Illinois General Assembly
The House and Senate returned to Springfield on February 25 and were in session through Thursday.
The House and Senate are scheduled to be in session next week Tuesday through Thursday.
The Senate Revenue committee met on Wednesday. One bill was considered and approved unanimously by the committee, SB 2481. SB 2481 eliminates the $10,000 trade-in cap on automobiles enacted last year and effective January 1.
SB 2481 reinstates the trade in language in the Use Tax and the Retailers' Occupation Tax that was in effect prior to the legislation that added the trade in cap. In order to balance out the revenue loss anticipated from the repeal of the trade in cap, the Private Vehicle Use Tax is amended to increase the amount of tax due on private party sales of motor vehicles.
SB 2481 is now on third reading in the Senate. The Illinois Chamber supports SB 2481.
The Senate Revenue committee is scheduled to meet on March 4. A number of items have been posted for committee consideration, but it is unclear today as to what will actually be called.
The Senate Revenue committee is scheduled to hold a subject matter hearing on
. This legislation provides for that a taxpayer who may claim a qualifying student as a dependent is allowed a credit of up to $2000 for qualified tuition and fee expenses paid by the taxpayer. The legislation sets forth a definition of "qualifying student."
The House Revenue committee met on Thursday. No substantive action was taken on legislation at the hearing. The committee hearing consisted of a subject matter hearing on HB 4138 the "Phase Out Corporate Giveaways Compact." No vote was held on HB 4138.
The testimony in favor of the proposal was over an hour of mind-numbing academic theorizing from a representative of the Americans for Prosperity and an academic who was present as a representative of the Mercatus Institute. Their premise is that all tax incentives are bad and the proposed compact would start states down the road to somehow magically eliminate tax incentives.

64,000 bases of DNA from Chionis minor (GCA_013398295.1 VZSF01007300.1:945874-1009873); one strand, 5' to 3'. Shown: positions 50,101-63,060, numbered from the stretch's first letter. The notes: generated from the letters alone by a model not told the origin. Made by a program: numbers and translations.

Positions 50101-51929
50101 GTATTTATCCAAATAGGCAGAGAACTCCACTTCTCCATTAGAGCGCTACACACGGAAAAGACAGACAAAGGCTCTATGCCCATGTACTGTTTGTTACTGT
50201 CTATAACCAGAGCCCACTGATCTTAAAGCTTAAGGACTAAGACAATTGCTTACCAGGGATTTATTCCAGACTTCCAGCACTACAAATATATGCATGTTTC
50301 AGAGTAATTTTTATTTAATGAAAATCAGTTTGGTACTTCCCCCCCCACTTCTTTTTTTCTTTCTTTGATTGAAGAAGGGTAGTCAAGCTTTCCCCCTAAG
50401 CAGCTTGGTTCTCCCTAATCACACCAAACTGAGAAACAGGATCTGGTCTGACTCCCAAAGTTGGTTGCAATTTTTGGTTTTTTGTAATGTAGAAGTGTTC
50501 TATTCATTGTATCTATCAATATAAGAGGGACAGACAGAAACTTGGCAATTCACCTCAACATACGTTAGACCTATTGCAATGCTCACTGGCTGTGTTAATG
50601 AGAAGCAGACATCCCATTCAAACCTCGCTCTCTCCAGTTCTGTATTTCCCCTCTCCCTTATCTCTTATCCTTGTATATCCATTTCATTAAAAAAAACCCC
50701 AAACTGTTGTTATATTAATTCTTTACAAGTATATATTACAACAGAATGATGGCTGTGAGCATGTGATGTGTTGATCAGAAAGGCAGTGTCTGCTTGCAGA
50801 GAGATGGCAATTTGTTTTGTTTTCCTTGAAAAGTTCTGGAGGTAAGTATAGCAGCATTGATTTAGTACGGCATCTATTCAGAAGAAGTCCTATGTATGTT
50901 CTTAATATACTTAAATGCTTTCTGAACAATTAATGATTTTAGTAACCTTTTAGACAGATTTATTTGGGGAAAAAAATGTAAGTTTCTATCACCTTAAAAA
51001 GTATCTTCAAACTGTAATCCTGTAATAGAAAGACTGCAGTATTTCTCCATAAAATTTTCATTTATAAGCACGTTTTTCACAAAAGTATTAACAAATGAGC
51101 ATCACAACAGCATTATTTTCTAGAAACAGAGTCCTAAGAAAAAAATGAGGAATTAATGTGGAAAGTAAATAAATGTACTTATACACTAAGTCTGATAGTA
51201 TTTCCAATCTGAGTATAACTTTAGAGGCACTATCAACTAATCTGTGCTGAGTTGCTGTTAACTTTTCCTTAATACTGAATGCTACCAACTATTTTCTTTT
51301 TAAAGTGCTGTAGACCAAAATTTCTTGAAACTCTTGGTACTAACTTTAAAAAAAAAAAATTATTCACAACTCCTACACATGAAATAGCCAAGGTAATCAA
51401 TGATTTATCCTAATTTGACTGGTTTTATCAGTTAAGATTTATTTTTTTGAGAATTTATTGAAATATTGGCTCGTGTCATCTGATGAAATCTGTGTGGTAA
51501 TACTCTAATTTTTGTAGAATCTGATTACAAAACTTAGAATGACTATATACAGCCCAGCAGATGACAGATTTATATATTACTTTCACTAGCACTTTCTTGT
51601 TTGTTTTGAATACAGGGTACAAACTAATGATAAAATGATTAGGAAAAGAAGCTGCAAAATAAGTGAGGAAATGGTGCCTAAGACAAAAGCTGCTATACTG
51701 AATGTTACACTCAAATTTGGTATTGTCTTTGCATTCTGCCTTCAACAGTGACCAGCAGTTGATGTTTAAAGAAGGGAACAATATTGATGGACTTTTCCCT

I testified in opposition to HB 4138. I pointed out that among its other flaws, the legislation would authorize a private right of action by any "taxpayer resident" who wishes to challenge the granting of a company-specific tax incentive. I noted that track record of the Illinois False Claims Act demonstrates the problems endemic in granting a private right of action that authorizes third parties to go to court to seek a determination involving taxes of someone else. At the best, the language of the legislation would result in the Attorney General wasting resources by going into court to respond to specious claims. At the worst, the Attorney General on behalf of the party bringing the case in court would end up adverse to the Department of Commerce and Economic Opportunity and/or the Department of Revenue and courts would engage in second guessing incentive awards.
The compact would outlaw state-level incentives. By outlawing only state-level incentives and not local incentives, the legislation would give an advantage to more affluent portions of the state that could better afford to offer incentives as an inducement to locate in their particular area.
Finally, even though the compact would be an agreement between member states, the restrictions would have broader application to attempts by Illinois competing with multiple states to put together incentive packages.Take for example a situation where a company proposes to relocate its headquarters, manufacturing facility or build a data center. Five states, including Illinois, would like the company to relocate to their state. Illinois and one of the other states are members of this compact. In that situation, because of the restrictions of the compact, Illinois would be precluded from offering any incentives to the company for relocation to Illinois, but all of the other states, with the exemption of the other compact state, would free to offer incentives. Thus, the non-compact states would have an advantage.
The House Revenue committee is scheduled to meet on March 5. The committee is scheduled to conduct a subject matter hearing on FY 21 revenue estimates and take testimony from the Governor's Office of Management and Budget.
- Reick -
Amends the Illinois Income Tax Act. Provides that, in the case of qualifying expenditures related to (i) clean energy technology, (ii) waste reduction, (iii) recycling, (iv) emissions reduction, (v) environmental sustainability, or (vi) biodegradable or compostable products, the research and development credit shall be 13% (currently, 6.5%) of the qualifying expenditures.
HB 5669 - Welch - Amends the Illinois Income Tax Act. Provides that the State earned income tax credit shall be: (i) 19% of the federal tax credit for each taxable year beginning on or after January 1, 2022 and beginning before January 1, 2023; and (ii) 20% of the federal credit for each taxable year beginning on or after January 1, 2023. Requires the Department of Revenue and certain institutions of higher education to provide certain notices concerning the federal and State earned income tax credits.
No new Senate bills this week
No new court cases this week.
No new decisions were issued this week.
Only one new case was filed with the Tribunal this week. It is a personal responsibility penalty case that does not raise any unique issues.